Cobalt is a mineral utilized for lithium batteries in computers, electric cars, and cell phones. The demand for cobalt continues to rise. According to estimates by the World Economic Forum’s Global Battery Alliance, the demand for cobalt is expected to grow fourfold by 2030; mainly due to the electric vehicle boom. The demand for cobalt has tripled in the last several years.
Greater than 60% of the world’s cobalt comes from the Democratic Republic of the Congo (DRC). It is often mined by impoverished men, women, and children for as little as $2 per day. Appalling human rights violations related to mining operations abound at artisanal mines in the DRC. Workers at these mines typically have no safety equipment. It is also well known that handling cobalt exposes workers to toxins that sicken workers and cause birth defects. DRC has experienced significant conflict and disruption. DRC has also faced the challenge of fighting Ebola and government corruption. Child labor, serious injuries, fatal accidents, violent conflict between miners and security personnel occur regularly.
Civil Rights and Voting Rights trailblazer Fannie Lou Hamer is well known for her activism. Hamer was unrelenting in her efforts to secure economic and political freedom for black people living in the Mississippi delta. Hamer was around 45 when she became active in the civil rights movement. Her organizing and efforts resulted in her and her husband being fired from their employment as sharecroppers. Hamer fought tirelessly until she died in 1977. She was only 59 years old. Many people may be unaware that she died from breast cancer. After a radical mastectomy, Hamer would stuff her bra with socks, unable to afford a prosthesis. Friend and fellow civil rights activist Eleanor Holmes-Norton had her fitted for a prosthesis since she could not afford it.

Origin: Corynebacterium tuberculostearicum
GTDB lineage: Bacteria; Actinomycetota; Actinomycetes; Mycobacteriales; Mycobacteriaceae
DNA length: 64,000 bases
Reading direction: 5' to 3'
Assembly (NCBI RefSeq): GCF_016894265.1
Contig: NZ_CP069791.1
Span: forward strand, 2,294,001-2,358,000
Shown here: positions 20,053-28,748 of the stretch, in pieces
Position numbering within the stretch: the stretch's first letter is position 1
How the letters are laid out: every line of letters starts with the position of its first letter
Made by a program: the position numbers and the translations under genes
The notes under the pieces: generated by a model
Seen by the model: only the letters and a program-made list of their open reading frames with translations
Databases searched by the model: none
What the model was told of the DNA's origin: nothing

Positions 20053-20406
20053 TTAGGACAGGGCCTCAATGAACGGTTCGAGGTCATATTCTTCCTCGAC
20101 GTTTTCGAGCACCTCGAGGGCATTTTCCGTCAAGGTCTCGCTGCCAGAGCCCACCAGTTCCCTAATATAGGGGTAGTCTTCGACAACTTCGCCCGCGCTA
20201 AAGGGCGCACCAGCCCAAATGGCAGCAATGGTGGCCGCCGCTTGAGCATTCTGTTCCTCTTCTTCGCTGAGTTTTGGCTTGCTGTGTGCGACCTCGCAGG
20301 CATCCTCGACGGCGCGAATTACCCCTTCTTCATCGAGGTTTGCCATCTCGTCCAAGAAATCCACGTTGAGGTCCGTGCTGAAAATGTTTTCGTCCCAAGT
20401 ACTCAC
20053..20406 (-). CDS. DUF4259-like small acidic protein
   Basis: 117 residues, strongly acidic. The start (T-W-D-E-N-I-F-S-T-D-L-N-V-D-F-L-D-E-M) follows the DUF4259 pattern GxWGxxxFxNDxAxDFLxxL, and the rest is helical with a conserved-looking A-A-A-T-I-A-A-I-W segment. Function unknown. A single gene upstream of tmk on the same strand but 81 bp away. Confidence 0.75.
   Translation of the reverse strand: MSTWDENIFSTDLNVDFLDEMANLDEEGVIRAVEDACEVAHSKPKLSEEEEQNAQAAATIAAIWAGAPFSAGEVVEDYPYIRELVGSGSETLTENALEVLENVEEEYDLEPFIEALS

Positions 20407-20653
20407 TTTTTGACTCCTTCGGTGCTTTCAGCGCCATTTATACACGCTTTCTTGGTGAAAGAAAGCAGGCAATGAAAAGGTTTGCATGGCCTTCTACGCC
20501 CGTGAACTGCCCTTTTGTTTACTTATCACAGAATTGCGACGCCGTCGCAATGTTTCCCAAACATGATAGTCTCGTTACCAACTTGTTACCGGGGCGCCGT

Founded in 1954 by husband and wife team, George and Joan Johnson, Johnson Products was the first African American owned company to be publicly traded in the United States. Headquartered in Chicago, IL, the company manufactured and distributed cosmetic and hair care products.
The Johnsons reportedly started the company with a $250 business loan. George Johnson was initially denied at one bank branch because bankers thought his idea would not be profitable. So he reportedly went to another branch and told them that he wanted to take his family on vacation. This time, the loan was approved. The Johnsons created and packaged the products in their basement before opening a production plant in Chicago during the1960’s.